Malaysia manufacturers, exporters and SMEs are to benefit from the implementation of the ASEAN Self-Certification Scheme under the ASEAN Trade in Goods Agreement (ATIGA).
The scheme requires a declaration from a certified exporter that a product meets the rules of origin under ATIGA. The manufacturers and exporters will no longer be required to obtain or secure a Certificate of Origin Form or Form ATIGA or commonly known as Form D from the Ministry of International Trade and Industry (MITI) and its branch offices around the country. Under the scheme, intra-ASEAN trade is facilitated better where by the manufacturers or exporters are no longer required to submit their product costing to MITI for verification to ensure compliance to rules of origin,
The Self-Certification Scheme is a system which enables the Certified Exporter (CE) to make out an invoice declaration for the exports of goods. The CE will no longer be required to apply for ATIGA Form D. The invoice declaration is sufficient to obtain preferential tariff concession under ATIGA. The information in the invoice declaration is less than what appears in ATIGA Form D.
The implementation of the Self-Certification Scheme is aimed at facilitating intra-ASEAN trade; reduce costs and time of doing business; and maximise the efficiency of the government limited resources.
Efforts are being undertaken by ASEAN Member States to implement a single ASEAN Wide Self Certification by 2015 towards facilitating intra-ASEAN trade.
Currently, there are two pilot projects for the Self-Certification that have been approved by the ASEAN Economic Ministers and ASEAN Free Trade Area Council. The First Self-Certification Pilot Project (1st SCPP) is participated by Malaysia, Brunei Darussalam, Singapore and Thailand. Cambodia and Myanmar will be joining the 1st SCPP and are in the midst of getting their domestic approvals. The Second Self-Certification Pilot Project (2nd SCPP) between Indonesia, Lao PDR and The Philippines was implemented beginning 1 January 2014.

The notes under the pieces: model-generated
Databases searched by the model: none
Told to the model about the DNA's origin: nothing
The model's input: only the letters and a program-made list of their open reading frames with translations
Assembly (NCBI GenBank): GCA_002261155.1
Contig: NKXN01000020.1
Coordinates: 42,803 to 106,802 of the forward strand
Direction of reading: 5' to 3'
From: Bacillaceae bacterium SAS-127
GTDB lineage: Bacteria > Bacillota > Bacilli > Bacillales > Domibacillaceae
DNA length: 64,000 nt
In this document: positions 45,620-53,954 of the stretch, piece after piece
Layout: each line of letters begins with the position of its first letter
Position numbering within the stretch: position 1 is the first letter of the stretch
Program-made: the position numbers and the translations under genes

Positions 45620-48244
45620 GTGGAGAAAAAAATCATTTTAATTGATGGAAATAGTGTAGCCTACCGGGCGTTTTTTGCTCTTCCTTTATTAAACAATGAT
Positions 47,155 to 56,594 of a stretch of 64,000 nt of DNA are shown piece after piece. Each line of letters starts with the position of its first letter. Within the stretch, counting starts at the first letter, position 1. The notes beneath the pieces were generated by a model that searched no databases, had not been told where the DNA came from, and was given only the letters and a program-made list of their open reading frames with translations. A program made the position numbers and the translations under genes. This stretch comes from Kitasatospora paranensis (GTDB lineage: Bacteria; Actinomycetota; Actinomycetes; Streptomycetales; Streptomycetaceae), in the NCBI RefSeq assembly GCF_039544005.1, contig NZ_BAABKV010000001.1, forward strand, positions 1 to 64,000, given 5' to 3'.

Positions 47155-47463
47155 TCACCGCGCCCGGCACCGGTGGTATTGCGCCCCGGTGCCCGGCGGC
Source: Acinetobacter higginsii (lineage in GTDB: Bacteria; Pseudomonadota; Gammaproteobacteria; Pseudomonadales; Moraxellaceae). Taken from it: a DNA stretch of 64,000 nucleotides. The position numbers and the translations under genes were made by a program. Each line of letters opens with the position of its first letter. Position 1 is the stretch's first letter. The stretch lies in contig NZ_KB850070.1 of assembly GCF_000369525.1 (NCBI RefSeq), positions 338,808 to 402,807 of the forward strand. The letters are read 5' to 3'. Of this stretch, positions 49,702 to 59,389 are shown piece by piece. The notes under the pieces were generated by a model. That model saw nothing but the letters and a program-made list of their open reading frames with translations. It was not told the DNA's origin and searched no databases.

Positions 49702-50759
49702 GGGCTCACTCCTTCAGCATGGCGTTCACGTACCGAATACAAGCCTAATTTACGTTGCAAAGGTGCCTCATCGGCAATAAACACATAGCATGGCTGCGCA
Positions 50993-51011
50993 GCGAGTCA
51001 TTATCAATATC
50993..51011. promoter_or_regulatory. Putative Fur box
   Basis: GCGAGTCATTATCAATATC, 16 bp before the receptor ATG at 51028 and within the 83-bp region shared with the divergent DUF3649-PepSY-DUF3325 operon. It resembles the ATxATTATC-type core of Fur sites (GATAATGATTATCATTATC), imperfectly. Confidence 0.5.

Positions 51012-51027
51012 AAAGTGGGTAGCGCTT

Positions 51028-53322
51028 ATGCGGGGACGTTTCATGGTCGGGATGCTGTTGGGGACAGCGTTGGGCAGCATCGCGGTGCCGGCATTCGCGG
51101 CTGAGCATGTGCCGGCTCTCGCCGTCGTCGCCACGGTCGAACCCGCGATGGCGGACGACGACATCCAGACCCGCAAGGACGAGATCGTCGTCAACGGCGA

Under the 1st SCPP, the criteria for appointing Certified Exporters are:
- Manufacturers who are also exporters;
- Good past track record;
- Not blacklisted by any agency i.e. Customs or MITI; and
- Be able to comply with the Rules of Origin (ROO).
The Certified Exporters now can self-declare the goods which are in compliance with the Rules of Origin that they are exporting to Brunei Darussalam, Singapore and Thailand using the 1st SCPP.
To date, a total of 308 exporters (10 from Brunei Darussalam, 133 from Malaysia, 54 from Singapore, and 111 from Thailand) from the four Participating Member States have been certified and are now benefiting from this trade facilitation initiative.
The differences between the First and Second Pilot Projects are the additional requirements under the Second Pilot Project:
- need for circulation of the specimen signatures of CEs and limited to three (3) signatories per CE;
- only manufacturers to be appointed as CEs;
- the list of products traded by the CE to be exchanged among PMSs;
- back-to-back and third party invoicing not allowed;
- the HS Code to be on the Invoice Declaration; and
- only accept commercial invoice and no other documents.
Limitation for the Certified Exporter to be only confined to manufacturer-exporter will prevent most of the exporters who are traders and who obtain their goods from the manufacturers from participating in the Pilot Project. There are existing provisions for risk management i.e. post-Customs audit including verification, advance-rulings and pre-arrival customs clearance which can be applied regardless of the nature of the system (conventional system or SC).
The ASEAN-wide Self-Certification System is one of the trade facilitative initiatives to achieve the ASEAN Single Market and Production Base.
Last Updated 2015-05-14 12:01:26 by admin2